Healing Difficult Wounds

In people with diabetes, elevated blood sugar can cause a chain reaction that leads to nonhealing or slow-healing wounds.

When a healthy person gets a wound — such as a blister on the foot — they notice it because of the pain, the wound is treated and covered, and it usually begins healing within a few days or weeks. When someone has diabetes, however, that whole process can stall. High blood sugar can lead to a dangerous combination of health issues that can delay treatment and complicate the healing process.

Source:  VistaHealth

Source: VistaHealth

Complications of Diabetes

Nerve damage called diabetic neuropathy can cause pain, tingling or numbness, which makes it difficult to feel sensations or notice pain, so wounds may go unnoticed for days, weeks or even months. Because the immune system can be compromised as a result of the disease, an infection may occur that the white blood cells cannot efficiently fight. High blood sugar can also harden and narrow the arteries, creating circulation issues that delay oxygen-rich blood from reaching the wound.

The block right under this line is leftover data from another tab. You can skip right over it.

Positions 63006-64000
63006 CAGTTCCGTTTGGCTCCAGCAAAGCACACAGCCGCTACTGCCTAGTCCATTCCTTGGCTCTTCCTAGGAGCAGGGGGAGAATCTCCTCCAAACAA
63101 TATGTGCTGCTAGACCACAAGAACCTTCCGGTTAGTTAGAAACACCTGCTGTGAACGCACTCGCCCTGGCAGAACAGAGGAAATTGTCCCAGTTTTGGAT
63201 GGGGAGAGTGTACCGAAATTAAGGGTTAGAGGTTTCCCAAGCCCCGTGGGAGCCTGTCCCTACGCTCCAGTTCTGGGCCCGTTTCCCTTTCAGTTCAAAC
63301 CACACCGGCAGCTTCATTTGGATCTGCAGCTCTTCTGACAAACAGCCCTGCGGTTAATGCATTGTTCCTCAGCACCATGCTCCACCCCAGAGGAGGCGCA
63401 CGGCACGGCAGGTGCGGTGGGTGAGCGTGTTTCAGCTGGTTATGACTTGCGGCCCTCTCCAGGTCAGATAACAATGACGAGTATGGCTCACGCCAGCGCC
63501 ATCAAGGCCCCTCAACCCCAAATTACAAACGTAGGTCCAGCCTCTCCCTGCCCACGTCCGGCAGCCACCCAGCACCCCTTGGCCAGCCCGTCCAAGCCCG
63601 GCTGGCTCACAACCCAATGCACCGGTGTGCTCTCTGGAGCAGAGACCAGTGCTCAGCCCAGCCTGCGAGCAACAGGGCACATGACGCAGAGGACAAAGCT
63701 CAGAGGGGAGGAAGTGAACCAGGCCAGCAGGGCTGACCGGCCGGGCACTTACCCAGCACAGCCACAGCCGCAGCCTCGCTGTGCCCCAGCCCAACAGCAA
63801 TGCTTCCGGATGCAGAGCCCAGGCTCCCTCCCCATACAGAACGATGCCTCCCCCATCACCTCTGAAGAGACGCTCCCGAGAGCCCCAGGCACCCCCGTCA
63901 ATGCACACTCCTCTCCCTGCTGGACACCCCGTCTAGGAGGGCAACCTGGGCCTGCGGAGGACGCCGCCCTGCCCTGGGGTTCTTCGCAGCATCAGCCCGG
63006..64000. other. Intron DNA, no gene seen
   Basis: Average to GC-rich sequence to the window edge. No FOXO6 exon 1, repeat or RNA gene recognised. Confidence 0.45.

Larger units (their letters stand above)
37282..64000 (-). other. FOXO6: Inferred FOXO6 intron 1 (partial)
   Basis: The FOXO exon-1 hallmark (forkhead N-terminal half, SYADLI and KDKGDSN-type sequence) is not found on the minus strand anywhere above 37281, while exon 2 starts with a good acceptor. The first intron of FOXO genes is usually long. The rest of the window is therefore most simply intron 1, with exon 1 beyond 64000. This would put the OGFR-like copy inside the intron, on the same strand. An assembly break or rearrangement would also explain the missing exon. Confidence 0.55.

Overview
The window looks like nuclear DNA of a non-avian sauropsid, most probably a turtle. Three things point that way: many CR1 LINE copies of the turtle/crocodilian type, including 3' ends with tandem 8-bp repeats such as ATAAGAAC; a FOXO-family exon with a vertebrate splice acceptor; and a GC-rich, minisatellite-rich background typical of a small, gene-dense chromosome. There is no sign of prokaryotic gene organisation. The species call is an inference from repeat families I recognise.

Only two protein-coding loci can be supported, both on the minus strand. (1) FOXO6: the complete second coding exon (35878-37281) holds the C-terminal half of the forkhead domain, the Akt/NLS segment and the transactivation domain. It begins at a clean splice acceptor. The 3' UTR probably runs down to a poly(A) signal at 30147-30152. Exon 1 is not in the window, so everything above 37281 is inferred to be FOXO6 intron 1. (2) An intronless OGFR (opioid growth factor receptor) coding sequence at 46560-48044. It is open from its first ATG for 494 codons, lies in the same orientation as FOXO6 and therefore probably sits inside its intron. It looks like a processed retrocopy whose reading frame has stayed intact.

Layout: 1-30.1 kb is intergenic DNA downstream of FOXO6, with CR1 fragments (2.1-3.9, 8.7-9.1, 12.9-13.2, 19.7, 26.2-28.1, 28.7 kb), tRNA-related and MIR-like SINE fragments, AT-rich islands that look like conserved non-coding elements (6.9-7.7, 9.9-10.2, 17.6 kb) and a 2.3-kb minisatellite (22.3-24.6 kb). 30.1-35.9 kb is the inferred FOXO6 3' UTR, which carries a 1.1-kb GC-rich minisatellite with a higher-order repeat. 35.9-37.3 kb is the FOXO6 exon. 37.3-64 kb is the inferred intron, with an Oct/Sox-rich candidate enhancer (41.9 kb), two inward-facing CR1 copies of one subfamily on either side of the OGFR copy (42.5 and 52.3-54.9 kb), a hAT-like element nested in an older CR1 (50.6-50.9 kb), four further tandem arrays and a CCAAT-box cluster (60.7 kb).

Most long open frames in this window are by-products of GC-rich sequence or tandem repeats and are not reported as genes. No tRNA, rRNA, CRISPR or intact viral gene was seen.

Getting Help

If a wound hasn’t started improving within two weeks or hasn’t completely healed in six weeks, it’s time to call in a professional. Your primary care provider (PCP) can help you begin the healing process and may recommend additional treatment from a wound care specialist.

Source: http://vistahealth.healthnewsforme.com/issue/campaign/article/42679/42169/healing-difficult-wounds/modern